4 Lent Year C 3/27/2022 Joshua 5:9-12; Psalm 32; 2 Corinthians 5:16-21; Luke 15:1-3, 11b-32
Rev. Mark A. Lafler

We are around the halfway mark of the season of Lent. Three weeks until Easter Sunday.
I hope your Lenten disciplines are going well.
Of course, they are not about guilt or shame…

The disciplines are about self-awareness through sacrifice…
They are about becoming closer to God through devotion in prayer and study…

If you have fallen behind or whatever… just pick it back up. Continue the discipline even if you have fumbled a bit… That’s okay…
Just re-start.

Lent is a season where we pay ever closer attention to the fact that we are broken and in need of a savior.
A time when we learn about our own weaknesses and shortcomings.

Our Gospel reading today goes with this theme… It is usually entitled the Prodigal Son…



The younger son wants to follow his own path and discovers that his decisions in life do not lead him into a good situation…
He squanders his money…
And when disaster hits…

He finds himself hungry and needy.
He discovers the brokenness of his choices…
He discovers that he is pretty needy and cannot save himself from his situation.
He decides to go back to his father…
He decides to confess…
To repent…

And his father welcomes him back…
Running to him he puts his arms around him and loves on him… His father shows him mercy…
His father lavishes him with gracious gifts.

This parable of our Lord shows the deep mercy of God… Our gracious Father is a God of forgiveness and redemption.

We find the same theme in our appointed Psalm… Psalm 32.


It is a penitential Psalm… And it begins with a beatitude:

Blessed is the one whose transgression is forgiven, whose sin is covered.

Blessed is the man against whom the Lord counts no iniquity, and in whose spirit there is no deceit.

Happy is the person whose sins are forgiven! The Psalmist expresses the joy, the freedom,the wonder that their sins are forgiven…

The Hebrew word for forgiven used here in the first verse of the Psalm is literally rendered “lifted up” as though you were removing a burden.

You see the load that we carry because of our sins…
With God’s forgiveness they have been lifted up off of us… The weight has been removed.

That is why there is such freedom and liberty in God’s forgiveness. The burden has been removed.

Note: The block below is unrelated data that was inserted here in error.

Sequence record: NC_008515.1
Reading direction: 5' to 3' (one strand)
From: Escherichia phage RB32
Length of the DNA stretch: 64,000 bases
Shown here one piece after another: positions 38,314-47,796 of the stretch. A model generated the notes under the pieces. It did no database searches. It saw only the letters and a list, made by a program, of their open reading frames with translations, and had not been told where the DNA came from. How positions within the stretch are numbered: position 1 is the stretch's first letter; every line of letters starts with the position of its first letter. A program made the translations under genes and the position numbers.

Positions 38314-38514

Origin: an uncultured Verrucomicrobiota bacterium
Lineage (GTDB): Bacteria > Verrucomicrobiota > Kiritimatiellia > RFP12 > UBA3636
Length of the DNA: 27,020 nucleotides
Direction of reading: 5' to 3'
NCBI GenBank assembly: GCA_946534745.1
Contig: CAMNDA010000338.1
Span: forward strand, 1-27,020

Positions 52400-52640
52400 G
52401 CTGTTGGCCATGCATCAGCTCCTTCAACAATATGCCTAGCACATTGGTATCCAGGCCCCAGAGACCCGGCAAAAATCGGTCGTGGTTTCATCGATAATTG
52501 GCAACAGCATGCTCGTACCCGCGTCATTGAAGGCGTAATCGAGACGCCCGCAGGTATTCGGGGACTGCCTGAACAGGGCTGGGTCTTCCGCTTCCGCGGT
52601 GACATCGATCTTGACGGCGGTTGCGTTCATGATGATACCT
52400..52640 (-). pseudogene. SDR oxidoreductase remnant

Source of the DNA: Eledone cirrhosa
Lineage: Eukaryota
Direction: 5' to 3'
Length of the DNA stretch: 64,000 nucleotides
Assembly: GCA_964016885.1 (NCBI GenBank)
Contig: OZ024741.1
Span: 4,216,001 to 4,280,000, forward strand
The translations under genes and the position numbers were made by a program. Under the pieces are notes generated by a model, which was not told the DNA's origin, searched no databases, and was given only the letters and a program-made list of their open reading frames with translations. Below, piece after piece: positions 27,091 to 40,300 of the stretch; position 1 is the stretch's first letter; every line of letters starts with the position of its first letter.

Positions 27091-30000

We can walk in the grace and mercy of God.


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In another Psalm… David proclaimed:

…as far as the east is from the west,
so far has he removed our transgressions from us.

(Psalm 103.12)

The utter joy that comes from knowing that your sins have been forgiven.
That they will not be held against you.
That they have been removed from the slate…

The record has been cancelled.
God’s forgiveness is absolute.
God’s forgiveness is absolutely amazing.

And our psalmist describes how to experience this type of forgiveness because of their own experience.

The psalmist describes the difficulty of living with sin… Saying that they remained silent and because of holding it in… They describe the feeling as:
Like bones withering away…
Like groaning all day long…



Like a parched land in the heat of the day and there is not water to be found…
Sin and unforgiveness is like this…
It eats at us…

It stays ever before us in our mind… It wants our attention…
Sin wants to become our master.

But then the psalmist says something that is the key to God’s forgiveness.

In verse 6, the writer says:

I acknowledged my sin to you, and I did not cover my iniquity;

I said, “I will confess my transgressions to the Lord,” and you forgave the iniquity of my sin.

The psalmist acknowledged their sin. They recognized it as sin…
They made plain what it was…
It was contrary to the will of God.


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And then the writer said:

I confessed my transgressions to the Lord.

Confession of sin is key to forgiveness… And true forgiveness is freedom.

The Swiss physician Paul Tournier said:

True liberty is not found without confession of our sins and the experience of divine forgiveness.

Confession is not done secretly… It is spoken out…

In fact, it is silence about sin that keeps sin powerful.
It is silence that keeps the weight of sin heavy in our soul.
The psalmist brings a contrast between the silence of his tongue and the confession of his mouth.
It is the speaking out… the confession that breaks the silence.

Often, we may confuse remorse or sorrow with confession and repentance…
But feeling bad for what we have done is not truly confessing our sins.



Confession is to be said to God… Confession is to be said outright. Many times, in the light of others… Perhaps with a clergy person…

As found in our Book of Common Prayer…